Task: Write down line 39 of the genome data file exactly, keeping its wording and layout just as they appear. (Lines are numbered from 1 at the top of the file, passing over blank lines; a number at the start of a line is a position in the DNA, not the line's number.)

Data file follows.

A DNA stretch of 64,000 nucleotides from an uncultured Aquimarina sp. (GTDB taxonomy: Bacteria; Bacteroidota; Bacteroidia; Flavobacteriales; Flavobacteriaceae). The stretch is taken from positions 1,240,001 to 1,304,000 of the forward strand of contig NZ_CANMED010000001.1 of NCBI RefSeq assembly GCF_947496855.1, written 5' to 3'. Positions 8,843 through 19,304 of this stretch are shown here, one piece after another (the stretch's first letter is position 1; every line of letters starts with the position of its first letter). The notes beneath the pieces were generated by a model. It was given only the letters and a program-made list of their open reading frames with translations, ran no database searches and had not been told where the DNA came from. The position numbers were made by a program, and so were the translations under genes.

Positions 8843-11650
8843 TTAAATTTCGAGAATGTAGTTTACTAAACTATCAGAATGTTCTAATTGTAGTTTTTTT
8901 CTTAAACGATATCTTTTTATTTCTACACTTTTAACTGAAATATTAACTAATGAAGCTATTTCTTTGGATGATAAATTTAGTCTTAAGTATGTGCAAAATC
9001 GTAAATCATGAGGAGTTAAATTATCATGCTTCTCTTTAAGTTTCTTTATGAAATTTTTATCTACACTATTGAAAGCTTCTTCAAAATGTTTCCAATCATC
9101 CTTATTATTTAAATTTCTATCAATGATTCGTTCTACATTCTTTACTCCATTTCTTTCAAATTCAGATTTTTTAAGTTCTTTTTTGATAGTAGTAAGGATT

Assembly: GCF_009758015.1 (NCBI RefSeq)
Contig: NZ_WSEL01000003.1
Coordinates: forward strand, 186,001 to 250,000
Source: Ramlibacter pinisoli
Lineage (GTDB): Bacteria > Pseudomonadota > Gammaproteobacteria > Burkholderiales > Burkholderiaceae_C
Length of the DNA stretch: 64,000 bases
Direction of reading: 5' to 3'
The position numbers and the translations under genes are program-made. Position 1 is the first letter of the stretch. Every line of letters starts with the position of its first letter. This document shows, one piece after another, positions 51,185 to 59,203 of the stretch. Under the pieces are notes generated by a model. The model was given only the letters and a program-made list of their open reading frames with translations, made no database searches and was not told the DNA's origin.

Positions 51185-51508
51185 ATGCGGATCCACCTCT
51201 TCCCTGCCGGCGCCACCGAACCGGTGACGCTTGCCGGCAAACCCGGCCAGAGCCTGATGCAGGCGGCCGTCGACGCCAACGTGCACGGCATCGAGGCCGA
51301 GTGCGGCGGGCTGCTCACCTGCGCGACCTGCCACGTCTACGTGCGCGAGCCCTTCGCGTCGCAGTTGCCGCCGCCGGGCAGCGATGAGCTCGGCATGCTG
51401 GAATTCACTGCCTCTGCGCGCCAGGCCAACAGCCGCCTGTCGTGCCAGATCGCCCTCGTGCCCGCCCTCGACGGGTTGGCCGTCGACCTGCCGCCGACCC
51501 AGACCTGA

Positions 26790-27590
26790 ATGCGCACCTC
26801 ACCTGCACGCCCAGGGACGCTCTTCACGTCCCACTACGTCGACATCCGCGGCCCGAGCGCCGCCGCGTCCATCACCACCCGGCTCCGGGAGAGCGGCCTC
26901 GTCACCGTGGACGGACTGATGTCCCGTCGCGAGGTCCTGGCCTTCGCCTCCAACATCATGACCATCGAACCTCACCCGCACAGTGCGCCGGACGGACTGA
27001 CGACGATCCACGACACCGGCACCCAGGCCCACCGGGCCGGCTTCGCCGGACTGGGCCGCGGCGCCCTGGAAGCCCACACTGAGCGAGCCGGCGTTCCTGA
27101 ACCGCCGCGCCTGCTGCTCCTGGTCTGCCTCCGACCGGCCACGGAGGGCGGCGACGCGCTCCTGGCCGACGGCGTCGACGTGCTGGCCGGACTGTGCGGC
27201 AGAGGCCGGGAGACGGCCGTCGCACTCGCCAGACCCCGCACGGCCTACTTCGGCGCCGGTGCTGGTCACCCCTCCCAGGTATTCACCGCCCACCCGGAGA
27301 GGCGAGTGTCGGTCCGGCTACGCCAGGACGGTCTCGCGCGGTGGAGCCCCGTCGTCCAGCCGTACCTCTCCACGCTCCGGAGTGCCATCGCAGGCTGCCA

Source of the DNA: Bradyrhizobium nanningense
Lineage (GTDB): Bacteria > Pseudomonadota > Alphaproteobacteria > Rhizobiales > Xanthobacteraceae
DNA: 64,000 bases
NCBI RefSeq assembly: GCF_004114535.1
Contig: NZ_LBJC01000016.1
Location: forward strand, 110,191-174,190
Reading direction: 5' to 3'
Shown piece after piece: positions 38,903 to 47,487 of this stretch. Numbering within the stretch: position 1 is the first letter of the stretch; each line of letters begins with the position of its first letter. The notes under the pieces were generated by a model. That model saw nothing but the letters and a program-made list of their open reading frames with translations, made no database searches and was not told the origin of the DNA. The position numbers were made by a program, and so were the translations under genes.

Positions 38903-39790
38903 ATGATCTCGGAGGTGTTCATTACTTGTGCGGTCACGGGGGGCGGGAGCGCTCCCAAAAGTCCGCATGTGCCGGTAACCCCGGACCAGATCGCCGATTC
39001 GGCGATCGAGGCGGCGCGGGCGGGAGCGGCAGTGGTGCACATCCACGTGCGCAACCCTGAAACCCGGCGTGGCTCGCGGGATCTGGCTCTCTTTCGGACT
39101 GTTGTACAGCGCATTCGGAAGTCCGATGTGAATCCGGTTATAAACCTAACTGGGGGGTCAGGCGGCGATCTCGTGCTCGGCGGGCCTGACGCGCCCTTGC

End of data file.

39001 GGCGATCGAGGCGGCGCGGGCGGGAGCGGCAGTGGTGCACATCCACGTGCGCAACCCTGAAACCCGGCGTGGCTCGCGGGATCTGGCTCTCTTTCGGACT